Article Text

Download PDFPDF

Case based discussion
A 63-year-old man with a recurrent right-sided pleural effusion
  1. John P Corcoran1,
  2. Emma L Culver2,
  3. Ioannis Psallidas1,
  4. Robert J Hallifax1,
  5. Susan J Davies3,
  6. Adrian C Bateman4,
  7. Eleanor Barnes2,5,
  8. Najib M Rahman1,5
  1. 1Oxford Centre for Respiratory Medicine, Oxford University Hospitals NHS Trust, Oxford, UK
  2. 2Translational Gastroenterology Unit, Oxford University Hospitals NHS Trust, Oxford, UK
  3. 3Department of Cellular Pathology, Oxford University Hospitals NHS Trust, Oxford, UK
  4. 4Department of Cellular Pathology, University Hospital Southampton NHS Foundation Trust, Southampton, UK
  5. 5NIHR Oxford Biomedical Research Centre, University of Oxford, Oxford, UK
  1. Correspondence to Dr John P Corcoran, Oxford Centre for Respiratory Medicine, Churchill Hospital, Oxford OX3 7LE, UK; jpcorcoran{at}

Statistics from

Request Permissions

If you wish to reuse any or all of this article please use the link below which will take you to the Copyright Clearance Center’s RightsLink service. You will be able to get a quick price and instant permission to reuse the content in many different ways.

JPC: A 63-year-old Caucasian man was seen in clinic having been referred by his general practitioner with a 10 -week history of progressive exertional dyspnoea, associated with dry cough and retrosternal discomfort over the preceding fortnight. There was no history of fever, weight loss, anorexia, haemoptysis, dysphagia or other localising systemic symptoms. His past medical history included psoriatic arthropathy, atrial fibrillation, hypertension and gastro-oesophageal reflux; of note, there was no recent history of palpitations or worsening peripheral oedema, while his joint disease remained quiescent. Current medications (all long-standing) included methotrexate, omeprazole, bisoprolol, aspirin, ramipril and simvastatin. He was a lifelong non-smoker and retired solicitor with no occupational risk factors for lung disease.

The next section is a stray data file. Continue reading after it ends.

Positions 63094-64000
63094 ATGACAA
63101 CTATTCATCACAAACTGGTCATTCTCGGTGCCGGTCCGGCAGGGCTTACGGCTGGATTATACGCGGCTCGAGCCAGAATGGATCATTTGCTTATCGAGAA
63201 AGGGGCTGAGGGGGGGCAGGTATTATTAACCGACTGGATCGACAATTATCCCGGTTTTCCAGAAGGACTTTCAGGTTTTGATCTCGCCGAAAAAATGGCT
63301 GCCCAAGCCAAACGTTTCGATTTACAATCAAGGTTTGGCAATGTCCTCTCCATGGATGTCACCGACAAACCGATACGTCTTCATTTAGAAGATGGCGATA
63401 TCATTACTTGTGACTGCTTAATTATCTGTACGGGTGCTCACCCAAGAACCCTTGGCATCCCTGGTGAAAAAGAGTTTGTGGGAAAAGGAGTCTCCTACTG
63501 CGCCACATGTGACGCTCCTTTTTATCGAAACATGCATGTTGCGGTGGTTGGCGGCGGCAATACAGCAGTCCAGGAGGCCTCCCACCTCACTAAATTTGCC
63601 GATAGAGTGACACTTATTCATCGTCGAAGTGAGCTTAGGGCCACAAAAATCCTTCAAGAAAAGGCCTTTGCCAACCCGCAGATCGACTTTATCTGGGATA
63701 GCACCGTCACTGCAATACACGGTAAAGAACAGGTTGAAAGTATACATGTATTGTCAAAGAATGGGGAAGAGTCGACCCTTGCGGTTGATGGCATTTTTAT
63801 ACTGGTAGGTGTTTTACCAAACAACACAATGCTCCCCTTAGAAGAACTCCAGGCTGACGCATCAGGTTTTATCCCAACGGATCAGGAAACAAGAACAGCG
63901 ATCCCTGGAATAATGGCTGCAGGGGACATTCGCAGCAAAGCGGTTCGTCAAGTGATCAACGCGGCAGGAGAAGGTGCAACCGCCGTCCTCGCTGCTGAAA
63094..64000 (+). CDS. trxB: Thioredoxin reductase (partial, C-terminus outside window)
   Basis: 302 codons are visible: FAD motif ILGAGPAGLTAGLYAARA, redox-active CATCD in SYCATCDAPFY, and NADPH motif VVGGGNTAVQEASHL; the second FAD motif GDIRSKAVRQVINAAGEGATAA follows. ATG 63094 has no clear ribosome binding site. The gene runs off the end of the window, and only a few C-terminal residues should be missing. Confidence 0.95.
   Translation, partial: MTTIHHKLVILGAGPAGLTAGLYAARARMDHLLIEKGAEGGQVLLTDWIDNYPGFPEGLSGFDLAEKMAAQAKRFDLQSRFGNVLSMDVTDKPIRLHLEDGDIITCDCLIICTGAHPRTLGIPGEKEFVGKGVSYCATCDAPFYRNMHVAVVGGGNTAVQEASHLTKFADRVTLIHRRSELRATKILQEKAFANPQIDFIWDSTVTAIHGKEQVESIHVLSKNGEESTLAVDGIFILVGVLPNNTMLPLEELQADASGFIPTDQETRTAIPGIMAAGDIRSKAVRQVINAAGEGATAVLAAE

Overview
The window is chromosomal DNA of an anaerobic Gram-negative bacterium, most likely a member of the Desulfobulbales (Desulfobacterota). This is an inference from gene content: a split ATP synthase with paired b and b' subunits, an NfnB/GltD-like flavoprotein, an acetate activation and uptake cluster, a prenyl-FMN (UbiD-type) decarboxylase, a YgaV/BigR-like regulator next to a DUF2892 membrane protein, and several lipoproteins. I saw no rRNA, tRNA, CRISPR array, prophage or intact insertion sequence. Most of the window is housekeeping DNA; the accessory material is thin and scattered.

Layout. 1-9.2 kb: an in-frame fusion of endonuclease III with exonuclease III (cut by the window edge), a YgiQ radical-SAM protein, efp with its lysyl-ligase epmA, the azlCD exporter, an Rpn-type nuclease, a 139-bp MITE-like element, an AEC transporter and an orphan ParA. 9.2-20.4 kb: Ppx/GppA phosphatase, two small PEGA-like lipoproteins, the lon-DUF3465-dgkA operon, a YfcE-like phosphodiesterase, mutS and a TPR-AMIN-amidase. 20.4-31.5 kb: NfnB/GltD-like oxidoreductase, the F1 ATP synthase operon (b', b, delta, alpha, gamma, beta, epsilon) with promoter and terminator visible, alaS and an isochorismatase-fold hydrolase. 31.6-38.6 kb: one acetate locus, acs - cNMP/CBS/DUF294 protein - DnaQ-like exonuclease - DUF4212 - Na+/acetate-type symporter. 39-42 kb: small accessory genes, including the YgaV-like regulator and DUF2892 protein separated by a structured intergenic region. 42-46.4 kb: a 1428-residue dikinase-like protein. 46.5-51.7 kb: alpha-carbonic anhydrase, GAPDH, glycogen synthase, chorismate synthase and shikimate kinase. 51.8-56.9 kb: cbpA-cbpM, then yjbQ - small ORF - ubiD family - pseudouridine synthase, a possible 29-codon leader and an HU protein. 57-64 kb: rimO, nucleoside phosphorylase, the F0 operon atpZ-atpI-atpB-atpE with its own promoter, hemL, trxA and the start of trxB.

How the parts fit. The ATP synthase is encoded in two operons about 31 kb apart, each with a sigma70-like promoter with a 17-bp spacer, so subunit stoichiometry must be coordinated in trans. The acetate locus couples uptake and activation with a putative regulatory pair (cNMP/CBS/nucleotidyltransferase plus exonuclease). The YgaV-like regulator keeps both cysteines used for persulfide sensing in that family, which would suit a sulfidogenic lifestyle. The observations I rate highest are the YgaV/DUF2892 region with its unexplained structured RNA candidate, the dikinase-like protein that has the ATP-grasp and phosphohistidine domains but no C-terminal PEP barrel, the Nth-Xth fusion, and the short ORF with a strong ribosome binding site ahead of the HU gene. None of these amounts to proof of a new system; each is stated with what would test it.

On examination he was afebrile with no palpable lymphadenopathy or clubbing. Cardiovascular examination demonstrated rate-controlled atrial fibrillation only; abdominal examination was normal. Respiratory examination revealed dull percussion note and reduced breath sounds at the right lung base, with normal resting oxygen saturations. Chest radiograph and thoracic ultrasound confirmed the presence of a large right-sided pleural effusion. Routine bloods including full blood count, clotting studies, renal function, liver function and serum calcium were unremarkable. I performed a diagnostic and therapeutic pleural aspiration, draining 1500 mL of straw-coloured fluid with no complications. Laboratory analysis showed the effusion to be an exudate (protein 46 g/L, lactate dehydrogenase (LDH) 961 IU/L, glucose 0.4 mmol/L); pleural fluid culture and cytology (including flow cytometry) were negative.